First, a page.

It was not until July 18 that the question of the division of traffic became serious. Although frequencies and capacities had casually been mentioned previously, the United States delegation had no inkling that the Mexican position would be as adamant and unyielding as later developed. In fact, one of the Mexican delegates, General Salinas Carranza, expressed his surprise at the injection of these questions into the discussions and stated privately that the Foreign Office was responsible for the position adopted by his delegation. Whether or not the Mexican delegation had been determined to stand on the right to a juridical division of traffic from the start is a debatable point, but once the question was injected, it found almost unanimous support, both on the part of the Mexican delegation and the Mexican Government itself.

As soon as it was clear that the delegations had reached a complete stalemate, I felt the time had arrived to make a final plea to the [Page 995] President.33 I had purposely avoided injecting myself into the negotiations until such time as the issues were clear-cut and I felt that I could appropriately act. The interview which I had with the President was fully reported upon in despatch no. 52 of July 20, 1946, entitled “Transmitting Memorandum Presented to President Avila Camacho with Regard to Deadlock in Bilateral Route Negotiations.”34 (For convenience, a copy of the memorandum which I left with him is included as Enclosure No. 1.35) The President’s reply, made through the Foreign Office, will be found in Enclosure Nos. 2 and 3.36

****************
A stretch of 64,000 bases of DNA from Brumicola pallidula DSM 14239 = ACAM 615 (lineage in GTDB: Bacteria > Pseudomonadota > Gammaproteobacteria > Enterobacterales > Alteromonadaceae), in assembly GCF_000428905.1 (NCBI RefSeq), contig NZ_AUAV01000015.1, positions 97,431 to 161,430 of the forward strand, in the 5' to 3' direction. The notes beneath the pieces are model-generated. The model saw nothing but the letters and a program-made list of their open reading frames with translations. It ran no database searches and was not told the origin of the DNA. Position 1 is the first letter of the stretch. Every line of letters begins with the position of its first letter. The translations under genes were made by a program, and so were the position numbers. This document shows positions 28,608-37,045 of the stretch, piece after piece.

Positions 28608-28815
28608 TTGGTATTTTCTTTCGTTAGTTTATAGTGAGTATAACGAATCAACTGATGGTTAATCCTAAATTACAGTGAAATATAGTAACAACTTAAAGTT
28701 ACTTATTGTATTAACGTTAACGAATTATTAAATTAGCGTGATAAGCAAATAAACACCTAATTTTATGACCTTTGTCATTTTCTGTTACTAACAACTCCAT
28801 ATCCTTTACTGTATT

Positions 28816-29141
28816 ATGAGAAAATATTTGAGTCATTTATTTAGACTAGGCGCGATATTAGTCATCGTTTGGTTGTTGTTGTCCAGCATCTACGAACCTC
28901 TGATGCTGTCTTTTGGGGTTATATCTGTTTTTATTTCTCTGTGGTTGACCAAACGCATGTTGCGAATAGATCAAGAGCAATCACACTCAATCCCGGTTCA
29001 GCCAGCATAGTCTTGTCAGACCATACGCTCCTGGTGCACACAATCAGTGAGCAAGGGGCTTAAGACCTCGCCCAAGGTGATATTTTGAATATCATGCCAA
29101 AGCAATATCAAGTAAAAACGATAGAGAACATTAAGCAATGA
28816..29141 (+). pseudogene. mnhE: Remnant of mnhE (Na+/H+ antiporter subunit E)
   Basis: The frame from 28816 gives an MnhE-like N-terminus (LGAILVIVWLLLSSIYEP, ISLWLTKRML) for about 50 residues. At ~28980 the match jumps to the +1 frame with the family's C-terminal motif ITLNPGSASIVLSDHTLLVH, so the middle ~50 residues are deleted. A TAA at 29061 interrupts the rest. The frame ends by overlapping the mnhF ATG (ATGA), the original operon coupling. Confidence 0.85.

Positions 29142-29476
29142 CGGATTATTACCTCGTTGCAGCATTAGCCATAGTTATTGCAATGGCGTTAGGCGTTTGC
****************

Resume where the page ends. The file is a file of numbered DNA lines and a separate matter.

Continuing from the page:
In view of the tenor of the President’s reply, I discussed the situation with the United States delegation and it was agreed that no purpose would be served by further discussions at the present time. Hence, a final meeting was arranged for the morning of July 25 with the Mexican delegation, after which the United States delegation issued the press statement which forms Enclosure no. 4 to this despatch.37 The Chief of the Mexican delegation38 requested the Economic Counselor to call before the final session and it was agreed that at the meeting mutual expressions of regret would be voiced but that every effort would be made to prevent any controversial matters from arising. This in order that the Embassy and the Mexican authorities might continue discussions to see if the groundwork could be laid for a satisfactory agreement being reached in the near future. The statement issued by the Mexicans and published in the press of July 28 will be found in Enclosures nos. 5 and 6.39 It will be noted that the Mexican statement, while clearly expressing the delegation’s [Page 996] position, seeks to avoid acrimonious controversy, the same objectives which were kept in mind in drafting the statement issued by the United States delegation.